The Fruit Tree Planting Foundation is dedicated to planting fruitful trees and plants to alleviate world hunger, combat global warming, strengthen communities, and improve the surrounding air, soil, and water.
Visit my Creation Care Board over on Pinterest. I spent way too much time last week trying to gather the best of the best ideas.
Visit my friend Leslie’s DIY Pinterest board. Leslie is a talented crapter (she up-cycles regular stuff into fun crafts).
Genesis Chapter 1: In the beginning… God created all we have. I think we have a responsibility to care for it!
Check out some the great earth day books for kids above: The Curious Garden, Compost Stew, Curious George Plants a Tree, Michael Recycle, The Magic School Bus Climate Challenge, Fancy Nancy Earth Day is Everyday, Biscuits Earth Day Celebration, Gabby and Grandma Go Green.
HAPPY EARTH DAY!
What is your family really great at when caring for the earth?
5. Plant: Take time to plant something new this spring a tree, bush, strawberry plant, seeds, a small flower.
6. Garden Donations: If you garden and have excess consider donating some of your crops. Sometimes churches allow members to offer their excess to other members. When you visit the farmer’s market this summer, consider dropping a gift off to someone who might need a little extra.
7. Family Time is Important: Get outdoors together as a family: take a bike ride, a hike, a nature scavenger hunt, play in the beach sand, visit a new playground. Whatever you choose, do it together!
8. Did you know you could recycle this stuff? Spring clean with purpose.
Paint. Habitat for Humanity Restores take latex paint to remix and resell. Find a location near you.
Crayons. They can be recycled into new crayons. Learn more here.
Oxfam USA World Food Day is October 16. Oxfam works together to end poverty and injustice around the World.
World Food Day is a great opportunity to serve as a family!
Our planet produces enough food for everyone, yet nearly one billion of us (1 in every 7 people) still go to bed hungry.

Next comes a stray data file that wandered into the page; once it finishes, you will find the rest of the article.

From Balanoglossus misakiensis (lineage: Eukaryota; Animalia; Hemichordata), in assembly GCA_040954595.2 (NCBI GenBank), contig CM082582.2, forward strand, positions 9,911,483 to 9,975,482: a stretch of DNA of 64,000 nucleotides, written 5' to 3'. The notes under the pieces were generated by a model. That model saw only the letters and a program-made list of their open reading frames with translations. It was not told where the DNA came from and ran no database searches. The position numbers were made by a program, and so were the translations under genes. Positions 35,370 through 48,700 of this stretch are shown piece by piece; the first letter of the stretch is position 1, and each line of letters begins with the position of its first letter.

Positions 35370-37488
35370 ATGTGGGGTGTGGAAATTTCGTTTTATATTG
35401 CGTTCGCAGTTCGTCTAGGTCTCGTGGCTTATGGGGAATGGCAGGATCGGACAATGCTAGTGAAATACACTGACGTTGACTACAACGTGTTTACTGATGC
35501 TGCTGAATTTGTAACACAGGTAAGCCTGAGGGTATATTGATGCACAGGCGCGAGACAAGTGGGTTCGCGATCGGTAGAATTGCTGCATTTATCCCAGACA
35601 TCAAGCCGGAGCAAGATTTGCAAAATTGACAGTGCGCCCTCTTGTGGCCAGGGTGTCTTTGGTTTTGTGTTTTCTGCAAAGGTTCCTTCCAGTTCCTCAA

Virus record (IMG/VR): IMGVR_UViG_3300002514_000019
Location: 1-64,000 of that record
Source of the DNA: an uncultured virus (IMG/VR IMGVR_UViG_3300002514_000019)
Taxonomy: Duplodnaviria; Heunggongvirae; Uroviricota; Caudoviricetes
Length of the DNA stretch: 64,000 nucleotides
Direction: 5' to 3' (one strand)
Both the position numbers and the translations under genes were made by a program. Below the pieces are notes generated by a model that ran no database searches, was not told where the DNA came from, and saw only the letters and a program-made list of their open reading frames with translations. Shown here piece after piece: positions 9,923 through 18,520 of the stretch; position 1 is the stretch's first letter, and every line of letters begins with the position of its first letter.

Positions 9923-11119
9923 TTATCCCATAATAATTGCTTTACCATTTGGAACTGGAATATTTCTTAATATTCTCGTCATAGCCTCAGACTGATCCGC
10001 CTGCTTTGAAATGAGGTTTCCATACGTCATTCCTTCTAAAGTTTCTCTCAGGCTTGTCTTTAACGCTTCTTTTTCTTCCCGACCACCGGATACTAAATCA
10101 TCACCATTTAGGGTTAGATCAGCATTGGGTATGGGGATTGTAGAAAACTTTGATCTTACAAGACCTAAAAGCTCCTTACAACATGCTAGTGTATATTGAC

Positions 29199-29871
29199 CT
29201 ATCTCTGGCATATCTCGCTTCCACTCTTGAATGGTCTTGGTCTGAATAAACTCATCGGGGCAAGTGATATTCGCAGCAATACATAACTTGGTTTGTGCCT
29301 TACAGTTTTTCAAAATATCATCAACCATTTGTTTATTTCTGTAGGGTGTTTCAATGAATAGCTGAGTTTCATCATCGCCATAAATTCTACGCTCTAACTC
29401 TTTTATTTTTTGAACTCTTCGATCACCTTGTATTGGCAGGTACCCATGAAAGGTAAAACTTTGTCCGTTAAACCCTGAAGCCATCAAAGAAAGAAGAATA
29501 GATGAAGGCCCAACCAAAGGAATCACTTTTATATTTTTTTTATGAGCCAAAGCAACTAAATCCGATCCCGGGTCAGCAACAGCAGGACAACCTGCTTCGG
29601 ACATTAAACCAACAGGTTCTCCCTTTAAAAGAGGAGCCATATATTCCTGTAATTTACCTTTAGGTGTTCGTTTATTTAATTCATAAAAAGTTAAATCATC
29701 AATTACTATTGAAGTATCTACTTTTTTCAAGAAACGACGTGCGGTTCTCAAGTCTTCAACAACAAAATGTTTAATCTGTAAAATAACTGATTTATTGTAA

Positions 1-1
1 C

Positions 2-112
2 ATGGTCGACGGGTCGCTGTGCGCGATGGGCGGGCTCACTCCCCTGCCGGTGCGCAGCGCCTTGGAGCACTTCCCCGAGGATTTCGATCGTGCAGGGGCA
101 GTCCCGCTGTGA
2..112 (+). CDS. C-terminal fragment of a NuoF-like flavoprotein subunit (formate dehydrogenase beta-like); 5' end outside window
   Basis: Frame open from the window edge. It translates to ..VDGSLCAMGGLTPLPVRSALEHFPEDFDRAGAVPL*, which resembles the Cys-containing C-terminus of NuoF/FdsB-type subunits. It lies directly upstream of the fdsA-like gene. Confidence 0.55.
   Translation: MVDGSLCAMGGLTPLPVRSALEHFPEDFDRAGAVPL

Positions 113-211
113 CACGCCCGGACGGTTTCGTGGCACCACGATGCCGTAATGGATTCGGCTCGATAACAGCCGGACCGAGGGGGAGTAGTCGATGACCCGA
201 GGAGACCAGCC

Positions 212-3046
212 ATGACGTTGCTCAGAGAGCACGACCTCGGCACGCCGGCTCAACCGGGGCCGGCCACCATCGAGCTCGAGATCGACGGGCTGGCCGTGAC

Your family can make a difference!
How can your family be involved?
Learn about the Grow Method
Visit the Grow Method Page and read the booklet Fight World Hunger Starting at Your Table as a family.
Write down a practical application for each category that your family can work on.
Our family choose the following:
Save Food: have a leftover night where we try to use any and all leftovers.
Shop Seasonal: visit our local farmer’s market to learn what food is seasonal.
Less Meat: weekly have a breakfast for dinner night with pancakes and fruit, or beans and rice.
Support Farmers: visit our local’s farmer’s market for produce.
Cook Smart: work as a family to plan our meals for each week.
Visit Pinterest (Look a great excuse!)
Oxfam GROW method is on pinterest here. Follow their board. Look through the recipes as a family and choose a few to try together.
Do you use Instagram?
Post a photograph on October 16 of your World Food Day dinner. Tag the photograph with #WFD2012 and your photo will join others around the world. Visit the Oxfam website to see photographs from around the world.
A World Food Day Dinner Discussion Guide:
Oxfam has a printable World Food Day Dinner Discussion Guide here. Use this free resource to guide your dinner table discussion. After the kids go to bed, parents can continue the discussion.
A Children’s Book Resource:
Hungry Planet What the World Eats By: Peter Menzel and Faith D’Aluisio
This book would be a great resource for a family story time after dinner. Beautiful photographs archive families all around the world surrounded by what they eat in a month’s time. Discuss the similarities and differences you recognize with each family.
Praise your kids for taking time to make a difference as a family. Make sure they know their efforts combined with others, do make a profound difference!